Hacking is more than a nuisance. It’s more than just a legal liability or a public relations problem. If the events of the last few weeks are any indication, hacking might have a say about whose fingers will be on the button to launch America’s 1900 hydrogen bombs.

A quick recap: More than one malicious actor penetrated the email servers of the Democratic National Committee (DNC). The DNC is at once a relatively small non-profit organization and one of the most influential groups of people in the world. From a security perspective, the DNC seems to have been a lightly guarded fortress. That’s a shame, because they play a key role in determining who will hold the most powerful position on planet Earth. They run America’s Democratic Party. According to Wired, when Crowdstrike, a threat analysis firm, inspected the DNC’s servers they found “two separate Russian intelligence-affiliated adversaries present.” Crowdstrike told Wired that one of the attackers had had access to DNC servers for nearly a year.

The hackers stole DNC emails and gave them to Wikileaks, which published 20,000 of them. Given the embarrassing revelations about the DNC and the election, the Chairwoman of the DNC resigned. Others are being fired. The entire affair has been cast as an attempt by Russian President Vladimir Putin to influence the US Presidential election, perhaps in favor of Donald Trump.

The DNC hack shows how high the security stakes can be for non-profit organizations that look small but cast a large shadow. Non-profits, even quite small ones, may hold data with high value. An art museum, for example, might have information that enables a thief to steal millions of dollars worth of art. The same museum might store sensitive personal information on billionaire trustees, and so forth. How well are these valuable data assets being guarded?

Spear Phishing in the Government

Everyone wants to know how the attackers – whoever they were – got inside the DNC. No one knows for sure, but experts suspect that the attackers used a spear phishing technique to gain access to the DNC’s IT assets. This theory was reported by CNN. Investigators also discovered evidence of spear phishing attacks on the DNC from earlier this year.

Spear phishing is a type of hacking that involves social engineering and impersonation to trick email recipients into opening files or clicking on malware links. Unlike basic phishing, which uses obvious scams like “You’ve won a contest!” spear phishing is much more insidious. A spear phishing attacker might pose as your friend, or colleague perhaps researching your LinkedIn profile to see whose email you would be most likely to open.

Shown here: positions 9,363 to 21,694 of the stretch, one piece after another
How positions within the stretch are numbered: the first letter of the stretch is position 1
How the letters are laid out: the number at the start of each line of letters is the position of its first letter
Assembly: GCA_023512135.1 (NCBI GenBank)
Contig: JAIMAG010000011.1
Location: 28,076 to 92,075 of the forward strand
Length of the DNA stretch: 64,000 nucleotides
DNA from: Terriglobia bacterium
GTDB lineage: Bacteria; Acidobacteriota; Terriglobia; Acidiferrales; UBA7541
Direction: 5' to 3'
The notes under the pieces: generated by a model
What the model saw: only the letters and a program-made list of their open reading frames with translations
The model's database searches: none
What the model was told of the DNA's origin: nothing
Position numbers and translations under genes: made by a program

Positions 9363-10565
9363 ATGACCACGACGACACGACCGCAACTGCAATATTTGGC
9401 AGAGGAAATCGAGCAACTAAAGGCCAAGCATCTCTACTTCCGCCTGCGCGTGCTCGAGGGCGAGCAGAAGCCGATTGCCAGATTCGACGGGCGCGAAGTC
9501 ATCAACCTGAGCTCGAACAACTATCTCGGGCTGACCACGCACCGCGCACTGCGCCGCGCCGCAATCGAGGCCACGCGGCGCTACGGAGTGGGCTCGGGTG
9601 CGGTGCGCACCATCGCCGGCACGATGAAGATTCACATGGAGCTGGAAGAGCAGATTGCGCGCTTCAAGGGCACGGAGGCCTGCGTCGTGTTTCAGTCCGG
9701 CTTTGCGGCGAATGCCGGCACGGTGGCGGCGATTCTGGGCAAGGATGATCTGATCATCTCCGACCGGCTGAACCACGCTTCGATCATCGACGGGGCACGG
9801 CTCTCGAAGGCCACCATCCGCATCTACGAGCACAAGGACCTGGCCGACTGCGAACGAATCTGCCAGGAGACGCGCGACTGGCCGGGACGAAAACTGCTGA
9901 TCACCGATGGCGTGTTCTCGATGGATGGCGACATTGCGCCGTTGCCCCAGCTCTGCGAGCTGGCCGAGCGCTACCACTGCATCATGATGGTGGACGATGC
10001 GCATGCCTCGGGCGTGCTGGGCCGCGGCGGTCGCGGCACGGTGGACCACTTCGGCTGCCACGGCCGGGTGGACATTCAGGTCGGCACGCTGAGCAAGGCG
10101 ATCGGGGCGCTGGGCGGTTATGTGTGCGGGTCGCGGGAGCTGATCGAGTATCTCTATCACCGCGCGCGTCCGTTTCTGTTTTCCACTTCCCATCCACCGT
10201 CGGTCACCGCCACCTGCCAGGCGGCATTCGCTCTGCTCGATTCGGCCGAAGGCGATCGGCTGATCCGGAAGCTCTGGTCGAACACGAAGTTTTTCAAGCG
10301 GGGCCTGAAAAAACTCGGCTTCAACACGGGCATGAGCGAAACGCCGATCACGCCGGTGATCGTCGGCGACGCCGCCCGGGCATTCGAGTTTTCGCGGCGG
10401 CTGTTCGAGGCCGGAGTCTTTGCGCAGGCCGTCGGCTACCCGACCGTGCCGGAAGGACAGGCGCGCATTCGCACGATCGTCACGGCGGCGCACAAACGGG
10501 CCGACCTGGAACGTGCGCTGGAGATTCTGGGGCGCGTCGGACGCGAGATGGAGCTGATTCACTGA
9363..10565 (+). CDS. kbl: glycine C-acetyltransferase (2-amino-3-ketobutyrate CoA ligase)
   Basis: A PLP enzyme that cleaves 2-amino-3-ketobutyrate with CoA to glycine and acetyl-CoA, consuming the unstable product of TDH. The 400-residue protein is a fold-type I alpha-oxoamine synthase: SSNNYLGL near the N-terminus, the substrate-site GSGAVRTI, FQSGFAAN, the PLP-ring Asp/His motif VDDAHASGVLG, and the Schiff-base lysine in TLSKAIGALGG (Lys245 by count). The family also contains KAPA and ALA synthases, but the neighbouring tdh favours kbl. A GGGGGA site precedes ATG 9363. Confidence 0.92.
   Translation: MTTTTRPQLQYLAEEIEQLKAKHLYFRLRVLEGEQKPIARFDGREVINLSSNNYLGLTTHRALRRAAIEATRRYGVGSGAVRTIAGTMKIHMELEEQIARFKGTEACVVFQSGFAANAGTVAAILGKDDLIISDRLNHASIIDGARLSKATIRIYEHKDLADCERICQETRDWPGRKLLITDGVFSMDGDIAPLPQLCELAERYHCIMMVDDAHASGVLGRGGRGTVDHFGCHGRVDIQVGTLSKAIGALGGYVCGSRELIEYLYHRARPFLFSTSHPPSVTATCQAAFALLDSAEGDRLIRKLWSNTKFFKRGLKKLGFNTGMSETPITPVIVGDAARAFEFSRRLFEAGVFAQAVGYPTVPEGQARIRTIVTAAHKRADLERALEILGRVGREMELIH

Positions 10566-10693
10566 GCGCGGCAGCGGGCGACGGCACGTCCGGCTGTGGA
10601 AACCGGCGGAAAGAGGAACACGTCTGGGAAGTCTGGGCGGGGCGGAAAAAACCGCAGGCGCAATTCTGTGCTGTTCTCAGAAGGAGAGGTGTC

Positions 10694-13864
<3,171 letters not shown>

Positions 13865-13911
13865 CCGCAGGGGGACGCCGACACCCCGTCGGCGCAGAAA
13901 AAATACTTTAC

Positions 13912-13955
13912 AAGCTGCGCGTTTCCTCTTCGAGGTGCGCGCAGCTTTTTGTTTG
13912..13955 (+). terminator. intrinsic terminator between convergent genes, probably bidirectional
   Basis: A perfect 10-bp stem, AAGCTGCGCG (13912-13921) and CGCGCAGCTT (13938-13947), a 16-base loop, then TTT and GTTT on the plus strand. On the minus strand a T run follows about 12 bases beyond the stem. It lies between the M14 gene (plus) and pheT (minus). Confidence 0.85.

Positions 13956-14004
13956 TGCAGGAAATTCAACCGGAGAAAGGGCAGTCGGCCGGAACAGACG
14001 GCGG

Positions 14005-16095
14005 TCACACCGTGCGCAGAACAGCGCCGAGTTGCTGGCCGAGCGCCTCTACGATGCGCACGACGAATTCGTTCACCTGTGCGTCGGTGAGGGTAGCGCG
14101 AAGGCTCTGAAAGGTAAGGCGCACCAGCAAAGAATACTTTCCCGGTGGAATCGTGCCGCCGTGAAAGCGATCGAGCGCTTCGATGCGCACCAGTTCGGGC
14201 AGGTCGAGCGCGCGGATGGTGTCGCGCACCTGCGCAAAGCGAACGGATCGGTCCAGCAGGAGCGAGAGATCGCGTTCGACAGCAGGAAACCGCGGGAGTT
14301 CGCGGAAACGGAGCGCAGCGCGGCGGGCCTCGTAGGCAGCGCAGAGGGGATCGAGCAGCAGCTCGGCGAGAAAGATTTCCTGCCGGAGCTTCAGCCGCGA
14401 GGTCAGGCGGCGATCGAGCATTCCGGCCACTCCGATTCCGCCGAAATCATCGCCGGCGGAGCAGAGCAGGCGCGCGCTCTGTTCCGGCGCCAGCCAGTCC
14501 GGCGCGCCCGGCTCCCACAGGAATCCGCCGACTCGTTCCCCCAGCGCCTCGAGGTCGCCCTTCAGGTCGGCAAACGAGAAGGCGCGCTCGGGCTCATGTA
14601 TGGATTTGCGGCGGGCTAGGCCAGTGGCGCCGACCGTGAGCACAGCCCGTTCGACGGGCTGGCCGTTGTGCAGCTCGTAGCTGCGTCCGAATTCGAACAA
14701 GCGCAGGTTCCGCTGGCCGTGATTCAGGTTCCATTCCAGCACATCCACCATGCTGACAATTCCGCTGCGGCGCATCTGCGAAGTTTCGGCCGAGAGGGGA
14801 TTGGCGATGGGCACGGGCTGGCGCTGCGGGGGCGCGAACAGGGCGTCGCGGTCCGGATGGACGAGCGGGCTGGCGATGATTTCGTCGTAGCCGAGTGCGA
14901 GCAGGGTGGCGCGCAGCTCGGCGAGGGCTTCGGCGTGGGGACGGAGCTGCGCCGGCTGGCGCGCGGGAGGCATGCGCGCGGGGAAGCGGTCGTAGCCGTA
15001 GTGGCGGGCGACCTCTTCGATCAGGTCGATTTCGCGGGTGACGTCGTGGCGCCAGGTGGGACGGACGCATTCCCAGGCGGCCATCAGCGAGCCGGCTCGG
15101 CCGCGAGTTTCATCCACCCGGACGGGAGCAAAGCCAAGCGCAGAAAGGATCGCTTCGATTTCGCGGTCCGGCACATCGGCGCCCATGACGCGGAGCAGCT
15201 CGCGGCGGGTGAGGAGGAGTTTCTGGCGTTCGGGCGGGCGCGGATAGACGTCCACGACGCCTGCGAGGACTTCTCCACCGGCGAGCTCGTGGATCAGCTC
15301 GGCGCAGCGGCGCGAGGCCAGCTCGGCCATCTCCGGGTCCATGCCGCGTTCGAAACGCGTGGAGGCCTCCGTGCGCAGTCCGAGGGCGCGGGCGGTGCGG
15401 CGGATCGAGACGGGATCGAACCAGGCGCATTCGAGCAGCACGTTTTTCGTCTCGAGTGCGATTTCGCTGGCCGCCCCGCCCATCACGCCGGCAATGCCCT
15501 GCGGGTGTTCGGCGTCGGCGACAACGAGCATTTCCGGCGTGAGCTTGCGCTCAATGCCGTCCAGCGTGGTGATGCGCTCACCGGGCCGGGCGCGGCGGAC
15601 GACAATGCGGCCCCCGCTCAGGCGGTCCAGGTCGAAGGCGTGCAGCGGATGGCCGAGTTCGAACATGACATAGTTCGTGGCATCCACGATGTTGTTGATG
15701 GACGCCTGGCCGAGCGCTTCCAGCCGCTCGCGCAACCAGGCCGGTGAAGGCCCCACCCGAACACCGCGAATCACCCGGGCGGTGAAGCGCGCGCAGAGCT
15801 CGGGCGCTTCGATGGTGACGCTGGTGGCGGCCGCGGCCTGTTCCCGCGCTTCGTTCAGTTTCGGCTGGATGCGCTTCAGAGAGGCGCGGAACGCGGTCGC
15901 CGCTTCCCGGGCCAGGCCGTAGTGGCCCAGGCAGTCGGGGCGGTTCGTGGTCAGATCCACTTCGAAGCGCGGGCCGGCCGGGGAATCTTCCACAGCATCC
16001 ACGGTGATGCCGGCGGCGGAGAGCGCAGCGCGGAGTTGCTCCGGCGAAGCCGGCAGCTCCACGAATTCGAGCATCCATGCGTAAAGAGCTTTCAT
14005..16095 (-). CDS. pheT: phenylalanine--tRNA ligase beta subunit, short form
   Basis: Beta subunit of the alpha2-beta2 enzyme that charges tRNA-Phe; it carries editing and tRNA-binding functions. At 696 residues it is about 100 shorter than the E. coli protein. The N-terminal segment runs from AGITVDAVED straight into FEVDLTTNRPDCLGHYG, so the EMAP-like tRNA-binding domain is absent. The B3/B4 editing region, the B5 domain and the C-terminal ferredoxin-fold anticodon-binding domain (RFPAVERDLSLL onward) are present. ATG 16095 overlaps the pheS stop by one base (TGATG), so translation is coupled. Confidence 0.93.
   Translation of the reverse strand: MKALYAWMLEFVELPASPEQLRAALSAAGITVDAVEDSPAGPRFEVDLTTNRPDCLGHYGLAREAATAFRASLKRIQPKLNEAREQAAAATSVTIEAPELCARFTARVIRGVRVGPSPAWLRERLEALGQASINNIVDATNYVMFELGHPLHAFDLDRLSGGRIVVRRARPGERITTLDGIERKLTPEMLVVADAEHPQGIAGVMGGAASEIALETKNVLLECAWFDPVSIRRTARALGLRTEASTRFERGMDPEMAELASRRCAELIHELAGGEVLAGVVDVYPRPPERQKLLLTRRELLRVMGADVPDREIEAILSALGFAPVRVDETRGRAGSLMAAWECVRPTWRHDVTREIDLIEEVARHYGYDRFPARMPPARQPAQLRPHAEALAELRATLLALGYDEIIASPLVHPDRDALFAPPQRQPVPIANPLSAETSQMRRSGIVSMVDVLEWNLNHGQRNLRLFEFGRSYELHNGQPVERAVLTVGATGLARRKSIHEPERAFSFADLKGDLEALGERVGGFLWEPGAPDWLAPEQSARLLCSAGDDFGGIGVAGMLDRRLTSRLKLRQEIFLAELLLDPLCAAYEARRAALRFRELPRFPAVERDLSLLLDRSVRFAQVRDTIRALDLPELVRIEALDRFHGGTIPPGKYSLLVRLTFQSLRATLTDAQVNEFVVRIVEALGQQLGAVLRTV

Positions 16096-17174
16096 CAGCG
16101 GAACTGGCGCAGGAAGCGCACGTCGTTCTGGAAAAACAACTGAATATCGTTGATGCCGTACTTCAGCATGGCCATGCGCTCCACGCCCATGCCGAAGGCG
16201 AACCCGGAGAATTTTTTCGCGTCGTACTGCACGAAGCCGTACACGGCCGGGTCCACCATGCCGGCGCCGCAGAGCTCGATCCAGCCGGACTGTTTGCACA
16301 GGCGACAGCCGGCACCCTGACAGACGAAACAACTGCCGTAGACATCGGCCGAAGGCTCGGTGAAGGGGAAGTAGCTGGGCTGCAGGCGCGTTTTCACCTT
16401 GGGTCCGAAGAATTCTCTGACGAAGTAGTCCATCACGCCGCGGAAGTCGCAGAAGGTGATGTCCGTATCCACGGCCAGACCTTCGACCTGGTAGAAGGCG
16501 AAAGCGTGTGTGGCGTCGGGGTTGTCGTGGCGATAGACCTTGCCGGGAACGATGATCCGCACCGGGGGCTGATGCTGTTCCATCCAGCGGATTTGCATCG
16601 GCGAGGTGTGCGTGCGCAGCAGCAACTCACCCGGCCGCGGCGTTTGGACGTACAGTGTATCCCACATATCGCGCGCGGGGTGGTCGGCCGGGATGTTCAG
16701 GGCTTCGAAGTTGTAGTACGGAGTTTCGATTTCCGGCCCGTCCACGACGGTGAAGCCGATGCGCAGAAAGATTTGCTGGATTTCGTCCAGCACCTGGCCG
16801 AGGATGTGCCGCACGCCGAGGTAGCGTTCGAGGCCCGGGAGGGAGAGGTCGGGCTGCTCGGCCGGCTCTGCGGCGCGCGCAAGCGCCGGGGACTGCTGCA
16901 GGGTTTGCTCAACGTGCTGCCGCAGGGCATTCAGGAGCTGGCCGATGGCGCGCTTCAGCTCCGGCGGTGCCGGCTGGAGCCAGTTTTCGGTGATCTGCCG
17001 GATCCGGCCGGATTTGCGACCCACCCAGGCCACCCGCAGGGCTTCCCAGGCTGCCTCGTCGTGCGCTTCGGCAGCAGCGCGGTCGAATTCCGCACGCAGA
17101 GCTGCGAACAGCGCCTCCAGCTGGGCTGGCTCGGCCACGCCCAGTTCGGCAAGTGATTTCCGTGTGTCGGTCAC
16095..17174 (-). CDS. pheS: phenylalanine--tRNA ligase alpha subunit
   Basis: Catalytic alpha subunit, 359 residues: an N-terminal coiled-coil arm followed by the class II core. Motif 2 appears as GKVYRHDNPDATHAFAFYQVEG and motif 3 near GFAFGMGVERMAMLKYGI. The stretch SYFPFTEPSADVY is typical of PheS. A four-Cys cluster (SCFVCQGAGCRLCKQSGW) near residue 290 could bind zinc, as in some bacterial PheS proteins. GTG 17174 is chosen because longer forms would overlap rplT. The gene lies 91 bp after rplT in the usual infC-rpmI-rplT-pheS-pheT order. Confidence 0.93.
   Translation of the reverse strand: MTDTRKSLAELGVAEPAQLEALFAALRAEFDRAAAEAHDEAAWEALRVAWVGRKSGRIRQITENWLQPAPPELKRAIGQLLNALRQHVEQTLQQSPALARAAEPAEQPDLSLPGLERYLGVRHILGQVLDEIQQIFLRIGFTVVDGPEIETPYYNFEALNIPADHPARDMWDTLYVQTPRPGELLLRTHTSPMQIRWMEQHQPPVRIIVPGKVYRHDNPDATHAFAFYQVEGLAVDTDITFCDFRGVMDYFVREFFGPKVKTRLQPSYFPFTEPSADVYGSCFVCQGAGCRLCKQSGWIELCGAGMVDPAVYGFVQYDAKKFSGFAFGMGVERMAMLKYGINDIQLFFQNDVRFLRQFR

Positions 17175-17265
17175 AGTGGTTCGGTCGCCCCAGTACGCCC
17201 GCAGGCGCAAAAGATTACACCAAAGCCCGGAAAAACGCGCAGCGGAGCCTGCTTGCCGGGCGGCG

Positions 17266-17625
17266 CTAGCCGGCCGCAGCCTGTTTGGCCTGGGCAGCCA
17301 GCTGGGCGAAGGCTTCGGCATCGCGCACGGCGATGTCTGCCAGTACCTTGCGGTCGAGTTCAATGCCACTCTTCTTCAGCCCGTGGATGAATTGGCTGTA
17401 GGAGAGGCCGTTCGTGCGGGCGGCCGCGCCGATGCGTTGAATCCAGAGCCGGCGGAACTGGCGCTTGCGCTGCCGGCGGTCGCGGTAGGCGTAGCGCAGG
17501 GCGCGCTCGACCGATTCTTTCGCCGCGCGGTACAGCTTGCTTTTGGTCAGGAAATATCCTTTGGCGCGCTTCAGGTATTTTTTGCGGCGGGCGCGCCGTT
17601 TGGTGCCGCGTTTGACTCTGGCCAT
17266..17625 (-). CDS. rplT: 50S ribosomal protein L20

Imagine that a spear phishing attacker discovers that you have a friend or colleague called John Smith. If the attacker creates a free email account like john_smith22@gmail, he might get you to believe that your friend John is actually writing to you. After building trust, the attacker might then send you a malware link or ask you to share a login credential for a protected system. At that point, the attacker can get inside your network.

Spear phishing has been blamed for many recent large-scale US government data breaches. An organization like the DNC is ideal for spear phishing. The committee has many people working in different locations, likely mixing personal and organizational email accounts in their work. And, many of these people maintain very public profiles, as they are in public life. It would be easy for a hacker to get the names and email addresses of a target individual’s circle of friends as well as additional supporting information such as who was at which party the night before.

Anti-Spear Phishing in Non-Profits

The problem is that standard email security relies on comparing an incoming threat with known attacks (or signatures). But one-off personalized attacks are, by definition, not “known”. This makes most email security helpless in the face of a rising tide of sophisticated spear phishing attacks like the ones that likely contributed to the downfall of the DNC’s email security systems.

Vade Secure offers a solution that detects even totally novel email attacks. Unlike standard, signature-based email security platforms, Vade Secure employs heuristic analysis (a type of artificial intelligence trained by a massive data set covering hundreds of millions of email boxes) to catch even the most devious phishing attacks. This artificial intelligence is backed up by not one but two traditional anti-virus solutions. Vade Secure can spot malicious emails whether or not they include an attachment or URL.

Stop personalized attacks in their tracks.

Vade Secure can be instantly used instead of, or layered on top of, your existing email security system.

Contact us or give us a call at 415-745-3630, if you want to discuss how you can quickly add anti-phishing measures to your current email setup.